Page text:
Chew DS, Li Y, Zeitouni M, Whellan DJ, Kitzman D, Mentz RJ, Duncan P, Pastva AM, Reeves GR, Nelson MB, Chen H, Reed SD. Economic Outcomes of Rehabilitation Therapy in Older Patients With Acute Heart Failure in the REHAB-HF Trial: A Secondary Analysis of a Randomized Clinical Trial. JAMA Cardiol 2022;7(2):140-148. PM: 34817542.

Chew DS, Li Z, Steinberg BA, O’Brien EC, Pritchard J, Bunch TJ, Mark DB, Patel MR, Nabutovsky Y, Greiner MA, Piccini JP. Arrhythmic Burden and the Risk of Cardiovascular Outcomes in Patients With Paroxysmal Atrial Fibrillation and Cardiac Implanted Electronic Devices. Circ Arrhythm Electrophysiol 2022;15(2):e010304. PM: 35089799.

Chiarito M, Baber U, Cao D, Sharma SK, Dangas G, Angiolillo DJ, Briguori C, Cohen DJ, Dudek D, Džavík V, Escaned J, Gil R, Hamm CW, Henry T, Huber K, Kastrati A, Kaul U, Kornowski R, Krucoff M, Kunadian V, Mehta SR, Moliterno D, Ohman EM, Oldroyd K, Sarde. Ticagrelor Monotherapy After PCI in High-Risk Patients With Prior MI: A Prespecified TWILIGHT Substudy. JACC Cardiovasc Interv 2022;15(3):282-293. PM: 35033468.

Echouffo-Tcheugui JB, Mwasongwe SE, Musani SK, Hall ME, Correa A, Hernandez AF, Golden SH, Mentz RJ, Bertoni AG. Dysglycemia and incident heart failure among blacks: The jackson heart study. Am Heart J 2022;245:1-9. PM: 34808103.

Ekerstad N, Javadzadeh D, Alexander KP, Bergström O, Eurenius L, Fredrikson M, Gudnadottir G, Held C, Ängerud KH, Jahjah R, Jernberg T, Mattsson E, Melander K, Mellbin L, Ohlsson M, Ravn-Fischer A, Svennberg L, Yndigegn T, Alfredsson J. Clinical Frailty Scale classes are independently associated with 6-month mortality for patients after acute myocardial infarction. Eur Heart J Acute Cardiovasc Care 2022;11(2):89-98. PM: 34905049.

Fordyce CB, Giugliano RP, Cannon CP, Roe MT, Sharma A, Page C, White JA, Lokhnygina Y, Braunwald E, Blazing MA. Cardiovascular Events and Long-Term Risk of Sudden Death Among Stabilized Patients After Acute Coronary Syndrome: Insights From IMPROVE-IT. J Am Heart Assoc 2022;11(4):e022733. PM: 35112882.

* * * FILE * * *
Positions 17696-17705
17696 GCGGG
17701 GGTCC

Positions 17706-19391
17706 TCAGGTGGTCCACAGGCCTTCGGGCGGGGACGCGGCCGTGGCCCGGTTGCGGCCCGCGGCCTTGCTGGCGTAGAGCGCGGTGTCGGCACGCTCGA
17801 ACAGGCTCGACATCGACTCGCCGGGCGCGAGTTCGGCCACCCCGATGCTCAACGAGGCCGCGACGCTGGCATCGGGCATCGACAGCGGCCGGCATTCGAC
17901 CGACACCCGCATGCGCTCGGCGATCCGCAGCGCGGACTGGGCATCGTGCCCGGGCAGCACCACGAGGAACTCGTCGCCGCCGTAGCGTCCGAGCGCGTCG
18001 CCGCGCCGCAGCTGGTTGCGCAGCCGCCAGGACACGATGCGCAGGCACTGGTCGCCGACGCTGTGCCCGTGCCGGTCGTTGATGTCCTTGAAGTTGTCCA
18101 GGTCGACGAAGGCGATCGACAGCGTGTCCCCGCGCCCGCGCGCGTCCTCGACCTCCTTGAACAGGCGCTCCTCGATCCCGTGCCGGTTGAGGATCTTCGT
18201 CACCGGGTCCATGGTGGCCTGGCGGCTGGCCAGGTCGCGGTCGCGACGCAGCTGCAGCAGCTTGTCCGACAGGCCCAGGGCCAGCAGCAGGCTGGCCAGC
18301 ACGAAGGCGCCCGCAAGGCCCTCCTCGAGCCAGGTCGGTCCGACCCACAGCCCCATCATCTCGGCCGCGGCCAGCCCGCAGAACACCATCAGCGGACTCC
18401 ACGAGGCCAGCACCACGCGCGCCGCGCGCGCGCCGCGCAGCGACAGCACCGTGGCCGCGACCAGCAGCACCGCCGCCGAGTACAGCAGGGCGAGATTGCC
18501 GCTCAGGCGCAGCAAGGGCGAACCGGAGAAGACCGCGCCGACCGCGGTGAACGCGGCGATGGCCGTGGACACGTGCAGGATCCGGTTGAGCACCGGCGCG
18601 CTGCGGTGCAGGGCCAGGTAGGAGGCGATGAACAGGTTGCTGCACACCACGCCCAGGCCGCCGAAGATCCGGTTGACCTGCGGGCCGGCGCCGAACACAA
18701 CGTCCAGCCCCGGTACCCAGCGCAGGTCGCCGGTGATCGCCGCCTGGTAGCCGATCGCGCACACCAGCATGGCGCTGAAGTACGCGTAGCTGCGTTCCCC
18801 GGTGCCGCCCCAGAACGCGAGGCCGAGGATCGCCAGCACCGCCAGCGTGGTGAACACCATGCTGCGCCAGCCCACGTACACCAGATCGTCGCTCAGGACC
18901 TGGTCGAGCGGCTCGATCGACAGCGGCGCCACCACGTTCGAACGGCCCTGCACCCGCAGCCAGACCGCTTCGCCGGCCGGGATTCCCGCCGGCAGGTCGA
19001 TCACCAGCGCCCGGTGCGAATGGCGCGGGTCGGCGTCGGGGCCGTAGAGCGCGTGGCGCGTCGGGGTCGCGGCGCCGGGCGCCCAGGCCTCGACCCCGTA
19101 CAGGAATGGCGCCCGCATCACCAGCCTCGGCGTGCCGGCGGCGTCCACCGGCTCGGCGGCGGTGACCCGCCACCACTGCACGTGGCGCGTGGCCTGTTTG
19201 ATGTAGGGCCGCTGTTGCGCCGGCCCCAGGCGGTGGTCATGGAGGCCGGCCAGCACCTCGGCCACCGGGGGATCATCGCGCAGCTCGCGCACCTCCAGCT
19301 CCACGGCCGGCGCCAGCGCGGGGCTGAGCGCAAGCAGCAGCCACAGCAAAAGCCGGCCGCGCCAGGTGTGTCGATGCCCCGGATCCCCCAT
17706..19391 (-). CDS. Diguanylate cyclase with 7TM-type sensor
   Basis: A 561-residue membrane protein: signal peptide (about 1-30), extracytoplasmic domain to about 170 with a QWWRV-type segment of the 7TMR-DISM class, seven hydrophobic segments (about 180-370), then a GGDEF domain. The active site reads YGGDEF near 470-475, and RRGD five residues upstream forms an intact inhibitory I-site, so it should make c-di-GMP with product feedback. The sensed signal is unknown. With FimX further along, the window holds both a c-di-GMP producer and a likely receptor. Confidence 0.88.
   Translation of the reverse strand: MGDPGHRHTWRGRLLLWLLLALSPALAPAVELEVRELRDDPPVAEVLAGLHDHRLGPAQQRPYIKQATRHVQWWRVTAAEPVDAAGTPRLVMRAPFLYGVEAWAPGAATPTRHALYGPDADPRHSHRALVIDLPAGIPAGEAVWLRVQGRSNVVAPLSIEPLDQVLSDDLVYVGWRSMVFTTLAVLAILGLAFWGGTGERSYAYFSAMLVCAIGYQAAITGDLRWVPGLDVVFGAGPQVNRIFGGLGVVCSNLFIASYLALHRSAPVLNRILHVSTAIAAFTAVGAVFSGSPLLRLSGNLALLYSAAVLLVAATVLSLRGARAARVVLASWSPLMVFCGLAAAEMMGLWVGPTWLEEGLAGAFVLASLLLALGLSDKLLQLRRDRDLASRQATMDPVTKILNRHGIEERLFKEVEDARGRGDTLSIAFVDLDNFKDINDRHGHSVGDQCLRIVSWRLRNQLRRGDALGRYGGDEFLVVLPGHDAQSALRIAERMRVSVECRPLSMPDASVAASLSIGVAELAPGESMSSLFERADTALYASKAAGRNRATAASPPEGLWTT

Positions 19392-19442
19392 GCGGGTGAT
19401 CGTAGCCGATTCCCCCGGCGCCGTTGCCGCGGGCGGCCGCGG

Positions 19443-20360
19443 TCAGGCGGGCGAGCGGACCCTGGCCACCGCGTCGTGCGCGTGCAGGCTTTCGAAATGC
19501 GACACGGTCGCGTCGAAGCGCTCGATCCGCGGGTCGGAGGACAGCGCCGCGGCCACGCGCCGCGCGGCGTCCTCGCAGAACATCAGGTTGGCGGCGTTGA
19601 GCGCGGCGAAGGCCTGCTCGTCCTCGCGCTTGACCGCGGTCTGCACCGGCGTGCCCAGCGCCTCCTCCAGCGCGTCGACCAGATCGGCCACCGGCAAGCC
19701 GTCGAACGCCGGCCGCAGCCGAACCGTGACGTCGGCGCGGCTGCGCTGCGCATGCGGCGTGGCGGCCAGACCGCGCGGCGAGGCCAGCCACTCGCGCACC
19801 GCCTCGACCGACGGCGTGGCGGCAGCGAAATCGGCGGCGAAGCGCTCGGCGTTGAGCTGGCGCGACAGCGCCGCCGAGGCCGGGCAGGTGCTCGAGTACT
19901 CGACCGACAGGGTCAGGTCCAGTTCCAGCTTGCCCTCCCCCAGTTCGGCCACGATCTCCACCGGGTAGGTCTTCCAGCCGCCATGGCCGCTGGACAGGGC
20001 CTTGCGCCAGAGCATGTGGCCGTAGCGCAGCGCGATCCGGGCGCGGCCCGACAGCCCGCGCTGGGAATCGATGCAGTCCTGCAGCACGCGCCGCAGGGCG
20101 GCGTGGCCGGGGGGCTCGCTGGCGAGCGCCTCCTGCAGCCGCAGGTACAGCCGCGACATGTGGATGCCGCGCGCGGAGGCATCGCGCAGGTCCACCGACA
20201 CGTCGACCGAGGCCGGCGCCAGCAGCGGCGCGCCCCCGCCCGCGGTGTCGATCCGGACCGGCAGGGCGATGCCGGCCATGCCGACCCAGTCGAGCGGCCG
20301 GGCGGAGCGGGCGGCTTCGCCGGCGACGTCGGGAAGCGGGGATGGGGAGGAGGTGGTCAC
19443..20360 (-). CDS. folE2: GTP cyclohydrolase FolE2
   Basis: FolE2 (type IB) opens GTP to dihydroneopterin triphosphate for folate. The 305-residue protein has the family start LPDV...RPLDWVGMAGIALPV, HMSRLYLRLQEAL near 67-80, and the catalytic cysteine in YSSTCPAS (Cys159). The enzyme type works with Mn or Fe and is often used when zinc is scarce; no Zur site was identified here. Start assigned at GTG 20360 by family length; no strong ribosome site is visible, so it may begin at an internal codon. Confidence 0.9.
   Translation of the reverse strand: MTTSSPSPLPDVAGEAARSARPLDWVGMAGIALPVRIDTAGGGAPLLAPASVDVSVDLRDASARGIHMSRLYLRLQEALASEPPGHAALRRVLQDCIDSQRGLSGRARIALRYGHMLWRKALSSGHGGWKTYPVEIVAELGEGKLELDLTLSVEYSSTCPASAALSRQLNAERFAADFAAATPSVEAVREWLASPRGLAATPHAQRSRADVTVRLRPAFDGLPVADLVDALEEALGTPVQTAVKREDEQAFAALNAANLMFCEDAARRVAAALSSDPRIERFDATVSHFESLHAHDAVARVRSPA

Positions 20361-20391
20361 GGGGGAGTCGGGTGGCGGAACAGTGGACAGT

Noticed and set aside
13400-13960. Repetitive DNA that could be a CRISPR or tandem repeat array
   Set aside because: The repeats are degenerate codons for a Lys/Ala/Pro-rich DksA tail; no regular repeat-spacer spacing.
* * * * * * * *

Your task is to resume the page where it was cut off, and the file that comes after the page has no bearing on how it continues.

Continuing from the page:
Fulda ES, Fitch KV, Overton ET, Zanni MV, Aberg JA, Currier JS, Lu MT, Malvestutto C, Fichtenbaum CJ, Martinez E, Umbleja T, Douglas PS, Ribaudo HJ, Grinspoon SK. COVID-19 Vaccination Rates in a Global HIV Cohort. J Infect Dis 2022;225(4):603-607. PM: 34794178.

Gibson CM, Mack MJ, Lee VT, Schneider DJ, Sellke FW, Ohman EM, Thourani VH, Doros G, Kroger H, Cutlip DE, Deliargyris EN. Rationale and design of the safe and timely antithrombotic removal – ticagrelor (STAR-T) trial: A prospective, multi-center, double-blind, randomized controlled trial evaluating reductions in postoperative bleeding with intraoperative removal of ticagrelor. Am Heart J 2022;245:19-28. PM: 34736855.

Granger BB, Tulsky JA, Kaufman BG, Clare RM, Anstrom K, Mark DB, Johnson KA, Patel CB, Fiuzat M, Steinhauser K, O’Connor C, Rogers JG, Mentz RJ. Polypharmacy in Palliative Care for Advanced Heart Failure: The PAL-HF Experience. J Card Fail 2022;28(2):334-338. PM: 34628013.

Gutierrez JA, Christian RT, Aday AW, Gu L, Schulteis RD, Shihai L, Petrini M, Sun AY, Swaminathan RV, Katzenberger DR, Banerjee S, Rao SV. Electronic alerts to initiate anticoagulation dialogue in patients with atrial fibrillation. Am Heart J 2022;245:29-40. PM: 34808105.

Harrington J, Felker GM. Leveraging Multiple Biomarkers to Assess Risk of Acute Heart Failure: Is More Better? J Card Fail 2022;28(2):234-236. PM: 34952784.

Harrington J, Gouda P, Ezekowitz J, Mentz RJ. Exploring the pragmatic-explanatory spectrum across cardiovascular clinical trials. Contemp Clin Trials 2022;113:106646. PM: 34863929.